Ithaca researchers dig into history of Underground Railroad
On a warm, autumn Saturday, an interdisciplinary team of Cornell students, faculty and local schoolchildren are using pickaxes to create two-foot deep pits and using a big shaker to separate rocks from what could be remnants of 19th-century life at the St. James A.M.E. Zion Church in Ithaca. It’s believed to be the oldest church in town and the world’s oldest active A.M.E. Zion church.
The excavation is one part of an Underground Railroad Research Seminar run out of Cornell by Africana and Romance Studies professor Gerard Aching.
"The site itself would have been a place where the congregation and people in the communities around the church would have been assisting freedom seekers on their way North," said Arching.
The problem with studying the Underground Railroad is it was a clandestine activity, especially after the Fugitive Slave Act of 1850. There are some scattered documents and stories about the church’s role in the railroad according to St. James pastor Terrance King.
"There is the speech that Fredrick Douglas preached in the church," said King. "We have documentation that Harriet Tubman actually used the church as a fellowship for Sunday School and Sunday School teaching."
There’s also the possibility the church held a hiding place for escaping slaves.
"There is rumor there is a room in the church that once had a trap door leading to the outside, but we have to invest ourselves to see if these legends are actually correct," said King.
So firming up the historical evidence of the Underground Railroad is where archeologists come in, according to Adam Smith of Cornell’s Anthropology Department.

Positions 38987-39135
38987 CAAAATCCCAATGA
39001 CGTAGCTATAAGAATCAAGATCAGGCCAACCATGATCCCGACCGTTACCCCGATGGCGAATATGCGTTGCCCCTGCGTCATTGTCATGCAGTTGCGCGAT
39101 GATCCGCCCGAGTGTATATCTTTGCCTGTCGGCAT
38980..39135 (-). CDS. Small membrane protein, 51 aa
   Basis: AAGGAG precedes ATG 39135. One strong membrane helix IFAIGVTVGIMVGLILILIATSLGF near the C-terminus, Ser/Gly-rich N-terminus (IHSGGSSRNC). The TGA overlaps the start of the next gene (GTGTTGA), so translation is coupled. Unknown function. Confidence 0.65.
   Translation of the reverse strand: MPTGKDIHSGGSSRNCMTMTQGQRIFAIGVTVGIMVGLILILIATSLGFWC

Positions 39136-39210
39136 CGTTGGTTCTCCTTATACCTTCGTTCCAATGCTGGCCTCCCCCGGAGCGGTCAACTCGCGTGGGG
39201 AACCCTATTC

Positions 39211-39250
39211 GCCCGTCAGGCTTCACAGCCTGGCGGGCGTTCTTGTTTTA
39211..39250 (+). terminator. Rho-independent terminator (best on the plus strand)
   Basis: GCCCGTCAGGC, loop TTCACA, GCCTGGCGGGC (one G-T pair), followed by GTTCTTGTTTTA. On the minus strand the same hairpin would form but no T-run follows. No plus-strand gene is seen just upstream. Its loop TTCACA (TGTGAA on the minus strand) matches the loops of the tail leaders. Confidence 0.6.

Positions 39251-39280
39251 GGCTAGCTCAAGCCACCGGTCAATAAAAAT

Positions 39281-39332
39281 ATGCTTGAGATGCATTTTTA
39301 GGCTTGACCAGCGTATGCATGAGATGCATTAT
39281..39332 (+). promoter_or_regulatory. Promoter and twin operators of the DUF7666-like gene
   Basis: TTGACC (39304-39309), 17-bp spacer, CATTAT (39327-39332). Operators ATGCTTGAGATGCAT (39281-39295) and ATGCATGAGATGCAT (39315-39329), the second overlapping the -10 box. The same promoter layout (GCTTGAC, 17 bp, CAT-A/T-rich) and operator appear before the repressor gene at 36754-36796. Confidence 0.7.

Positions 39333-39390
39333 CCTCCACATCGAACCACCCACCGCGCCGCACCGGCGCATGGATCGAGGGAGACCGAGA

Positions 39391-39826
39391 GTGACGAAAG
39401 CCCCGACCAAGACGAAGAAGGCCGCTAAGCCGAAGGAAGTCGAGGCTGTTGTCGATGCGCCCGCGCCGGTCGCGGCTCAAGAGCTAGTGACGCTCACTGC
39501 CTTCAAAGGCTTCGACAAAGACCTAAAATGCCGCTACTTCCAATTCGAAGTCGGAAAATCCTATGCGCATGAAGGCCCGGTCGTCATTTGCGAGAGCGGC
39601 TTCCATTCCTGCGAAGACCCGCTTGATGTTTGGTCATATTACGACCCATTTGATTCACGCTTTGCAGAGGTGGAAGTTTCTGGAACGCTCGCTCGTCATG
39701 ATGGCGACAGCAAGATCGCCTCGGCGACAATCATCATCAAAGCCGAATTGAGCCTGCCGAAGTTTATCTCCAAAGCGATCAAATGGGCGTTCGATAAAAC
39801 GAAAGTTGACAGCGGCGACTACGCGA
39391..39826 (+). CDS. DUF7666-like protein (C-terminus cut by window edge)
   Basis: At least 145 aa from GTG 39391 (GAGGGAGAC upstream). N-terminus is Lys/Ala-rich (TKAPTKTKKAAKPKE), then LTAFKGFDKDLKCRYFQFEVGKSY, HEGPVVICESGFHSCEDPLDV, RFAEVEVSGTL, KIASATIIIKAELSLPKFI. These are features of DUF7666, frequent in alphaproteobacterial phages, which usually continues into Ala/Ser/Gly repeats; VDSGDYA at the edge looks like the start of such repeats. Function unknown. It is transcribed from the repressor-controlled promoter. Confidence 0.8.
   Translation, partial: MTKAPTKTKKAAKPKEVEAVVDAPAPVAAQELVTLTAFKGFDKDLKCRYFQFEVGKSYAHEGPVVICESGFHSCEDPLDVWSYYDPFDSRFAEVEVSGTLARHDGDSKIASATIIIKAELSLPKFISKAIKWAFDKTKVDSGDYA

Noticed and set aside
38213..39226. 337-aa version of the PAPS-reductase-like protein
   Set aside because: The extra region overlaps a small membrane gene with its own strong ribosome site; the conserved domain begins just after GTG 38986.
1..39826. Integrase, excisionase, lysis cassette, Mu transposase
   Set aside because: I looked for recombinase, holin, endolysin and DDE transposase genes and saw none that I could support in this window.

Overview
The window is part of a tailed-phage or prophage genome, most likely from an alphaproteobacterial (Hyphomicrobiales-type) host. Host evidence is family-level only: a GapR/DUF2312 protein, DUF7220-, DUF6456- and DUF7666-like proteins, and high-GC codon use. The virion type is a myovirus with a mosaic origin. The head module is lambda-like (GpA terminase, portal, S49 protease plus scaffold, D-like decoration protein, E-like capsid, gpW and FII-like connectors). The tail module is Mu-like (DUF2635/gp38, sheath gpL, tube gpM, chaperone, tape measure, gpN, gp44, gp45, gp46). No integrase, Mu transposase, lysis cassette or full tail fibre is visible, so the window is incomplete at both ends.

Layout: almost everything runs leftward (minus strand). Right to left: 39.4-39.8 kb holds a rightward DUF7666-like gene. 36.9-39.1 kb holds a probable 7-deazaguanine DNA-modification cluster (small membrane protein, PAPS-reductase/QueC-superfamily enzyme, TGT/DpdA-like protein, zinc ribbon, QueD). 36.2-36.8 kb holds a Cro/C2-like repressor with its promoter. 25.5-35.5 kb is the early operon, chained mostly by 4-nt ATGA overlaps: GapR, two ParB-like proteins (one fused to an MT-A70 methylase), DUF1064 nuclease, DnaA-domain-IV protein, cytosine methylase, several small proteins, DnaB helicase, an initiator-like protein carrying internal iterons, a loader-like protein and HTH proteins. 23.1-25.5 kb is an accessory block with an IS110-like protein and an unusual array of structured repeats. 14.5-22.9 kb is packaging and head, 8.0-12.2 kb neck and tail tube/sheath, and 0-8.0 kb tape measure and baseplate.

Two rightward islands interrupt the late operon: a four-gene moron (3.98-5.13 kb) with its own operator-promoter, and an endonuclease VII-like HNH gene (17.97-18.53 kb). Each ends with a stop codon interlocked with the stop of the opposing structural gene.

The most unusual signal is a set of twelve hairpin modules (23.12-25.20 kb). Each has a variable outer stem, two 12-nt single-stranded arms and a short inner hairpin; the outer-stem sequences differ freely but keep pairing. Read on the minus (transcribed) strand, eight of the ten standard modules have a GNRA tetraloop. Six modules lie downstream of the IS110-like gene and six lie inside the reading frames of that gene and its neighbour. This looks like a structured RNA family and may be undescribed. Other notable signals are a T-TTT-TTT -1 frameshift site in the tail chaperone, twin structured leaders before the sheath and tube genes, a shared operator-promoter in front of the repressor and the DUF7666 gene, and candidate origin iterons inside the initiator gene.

"What we’re trying to do is give it the archeological quality to give a sense of the reality from it that you can’t get from the documents and because they’re so thin we need archeology to give us a picture of it," said Smith.
Cornell’s Lori Khatchadourian has been sifting through the soil, using a big wooden shaker and has already discovered some artifacts.
"We have turned up ceramics and glass that dates to the 19th century," said Khatchadourian. "That’s exciting because it means we are getting to the levels that are linked to the period of the Underground Railroad."
Also on the jobs some Ithaca-area schoolchildren, including Khalil Hicks who was excited about the dig and what it could turn up.
"I’m learning about the different artifacts that we’re finding from the old times," Hicks said. "Like I’ve found rusty nails and broken glass."
Aching said these kinds of artifacts may not tell a direct story, but document a community that would have been a cog in a path through upstate New York taking freedom-seekers to the Buffalo area, where they could cross over the border into Canada.
“Those things are telling us about daily life in the community and this church and congregation," said Arching. "That’s important because it tells us of the resilience of the community, the ability of the community to function both as a sacred place, but to sustain freedom-seekers because they held the conviction that all human beings are created equal."
Once the artifacts are cleaned and cataloged they’ll become part of St. James History. St. James was a beacon of light to the Black and African American Communities according to King, who can feel a spirit every time he takes to the pulpit.
“Every Sunday I go up to preach, I’m trembling–not in just fear of being humble to the call, but trembling," said King. "I’m standing on the shoulders of people who are important to the culture and the movement."